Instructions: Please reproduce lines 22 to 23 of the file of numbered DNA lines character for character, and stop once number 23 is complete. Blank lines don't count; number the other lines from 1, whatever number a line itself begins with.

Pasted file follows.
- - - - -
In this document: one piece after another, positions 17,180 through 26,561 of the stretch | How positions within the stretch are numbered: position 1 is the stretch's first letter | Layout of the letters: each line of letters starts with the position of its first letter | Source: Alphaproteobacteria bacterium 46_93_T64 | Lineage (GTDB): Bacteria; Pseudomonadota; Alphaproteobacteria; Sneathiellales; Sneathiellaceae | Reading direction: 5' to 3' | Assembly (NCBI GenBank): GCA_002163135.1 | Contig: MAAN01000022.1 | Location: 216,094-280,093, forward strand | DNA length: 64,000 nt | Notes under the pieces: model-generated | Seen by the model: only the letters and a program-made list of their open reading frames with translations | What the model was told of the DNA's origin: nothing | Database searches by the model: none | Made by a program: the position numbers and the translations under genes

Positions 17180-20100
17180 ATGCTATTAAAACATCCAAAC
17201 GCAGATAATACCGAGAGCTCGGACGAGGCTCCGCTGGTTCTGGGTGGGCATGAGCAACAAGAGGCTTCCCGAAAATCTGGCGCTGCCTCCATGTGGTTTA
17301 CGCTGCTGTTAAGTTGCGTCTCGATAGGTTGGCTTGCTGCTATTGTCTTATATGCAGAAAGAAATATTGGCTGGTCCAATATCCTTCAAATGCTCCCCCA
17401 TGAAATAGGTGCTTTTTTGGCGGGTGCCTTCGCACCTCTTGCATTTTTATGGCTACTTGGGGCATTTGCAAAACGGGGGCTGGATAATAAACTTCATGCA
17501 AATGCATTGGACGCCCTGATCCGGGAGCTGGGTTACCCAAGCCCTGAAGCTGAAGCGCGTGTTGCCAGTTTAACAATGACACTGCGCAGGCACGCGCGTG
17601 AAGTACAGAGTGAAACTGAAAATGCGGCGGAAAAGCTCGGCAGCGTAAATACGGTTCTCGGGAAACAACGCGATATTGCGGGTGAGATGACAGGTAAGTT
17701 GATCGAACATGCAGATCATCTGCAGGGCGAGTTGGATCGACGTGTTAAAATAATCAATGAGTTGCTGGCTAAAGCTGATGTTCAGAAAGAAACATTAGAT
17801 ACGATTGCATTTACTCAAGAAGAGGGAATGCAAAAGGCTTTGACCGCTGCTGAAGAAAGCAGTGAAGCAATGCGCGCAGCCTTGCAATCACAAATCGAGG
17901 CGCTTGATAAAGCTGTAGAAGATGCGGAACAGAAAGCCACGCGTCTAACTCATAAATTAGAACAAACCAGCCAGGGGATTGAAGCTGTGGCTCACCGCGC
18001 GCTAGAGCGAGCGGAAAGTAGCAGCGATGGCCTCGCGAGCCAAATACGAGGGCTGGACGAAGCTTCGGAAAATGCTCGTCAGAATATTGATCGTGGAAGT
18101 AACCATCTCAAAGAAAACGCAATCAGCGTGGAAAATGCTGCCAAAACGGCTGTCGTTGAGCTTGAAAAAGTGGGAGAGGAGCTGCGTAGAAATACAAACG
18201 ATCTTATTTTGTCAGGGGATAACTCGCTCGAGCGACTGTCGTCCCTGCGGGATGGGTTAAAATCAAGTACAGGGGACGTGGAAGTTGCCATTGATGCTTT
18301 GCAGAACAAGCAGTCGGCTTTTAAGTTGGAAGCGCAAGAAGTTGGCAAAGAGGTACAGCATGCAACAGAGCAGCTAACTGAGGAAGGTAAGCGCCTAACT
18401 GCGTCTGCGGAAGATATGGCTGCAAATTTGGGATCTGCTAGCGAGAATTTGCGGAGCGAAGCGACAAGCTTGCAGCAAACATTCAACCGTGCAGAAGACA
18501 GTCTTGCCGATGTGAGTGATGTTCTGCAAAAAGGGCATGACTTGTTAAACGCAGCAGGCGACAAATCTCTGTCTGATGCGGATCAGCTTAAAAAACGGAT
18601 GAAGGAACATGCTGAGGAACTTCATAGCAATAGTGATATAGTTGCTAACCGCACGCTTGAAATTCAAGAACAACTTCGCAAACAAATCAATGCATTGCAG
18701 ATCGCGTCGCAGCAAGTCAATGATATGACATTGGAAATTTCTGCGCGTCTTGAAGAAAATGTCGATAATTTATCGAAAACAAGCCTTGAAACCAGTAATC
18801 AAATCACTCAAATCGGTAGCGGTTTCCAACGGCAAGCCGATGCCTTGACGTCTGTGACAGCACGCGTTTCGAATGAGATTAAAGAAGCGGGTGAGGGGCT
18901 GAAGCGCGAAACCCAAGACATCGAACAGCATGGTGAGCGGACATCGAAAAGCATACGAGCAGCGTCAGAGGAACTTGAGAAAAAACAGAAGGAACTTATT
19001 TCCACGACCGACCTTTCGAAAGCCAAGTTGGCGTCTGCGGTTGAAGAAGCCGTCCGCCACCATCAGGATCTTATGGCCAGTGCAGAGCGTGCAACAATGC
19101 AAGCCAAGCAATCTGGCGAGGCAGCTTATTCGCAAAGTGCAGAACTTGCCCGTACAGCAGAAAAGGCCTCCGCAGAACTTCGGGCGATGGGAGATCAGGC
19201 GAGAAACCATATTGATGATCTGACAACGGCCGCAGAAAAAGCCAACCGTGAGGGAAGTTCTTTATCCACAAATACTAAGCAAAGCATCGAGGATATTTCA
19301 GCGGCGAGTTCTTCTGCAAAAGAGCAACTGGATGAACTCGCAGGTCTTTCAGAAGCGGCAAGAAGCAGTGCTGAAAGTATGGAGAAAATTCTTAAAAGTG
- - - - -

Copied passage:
19001 TCCACGACCGACCTTTCGAAAGCCAAGTTGGCGTCTGCGGTTGAAGAAGCCGTCCGCCACCATCAGGATCTTATGGCCAGTGCAGAGCGTGCAACAATGC
19101 AAGCCAAGCAATCTGGCGAGGCAGCTTATTCGCAAAGTGCAGAACTTGCCCGTACAGCAGAAAAGGCCTCCGCAGAACTTCGGGCGATGGGAGATCAGGC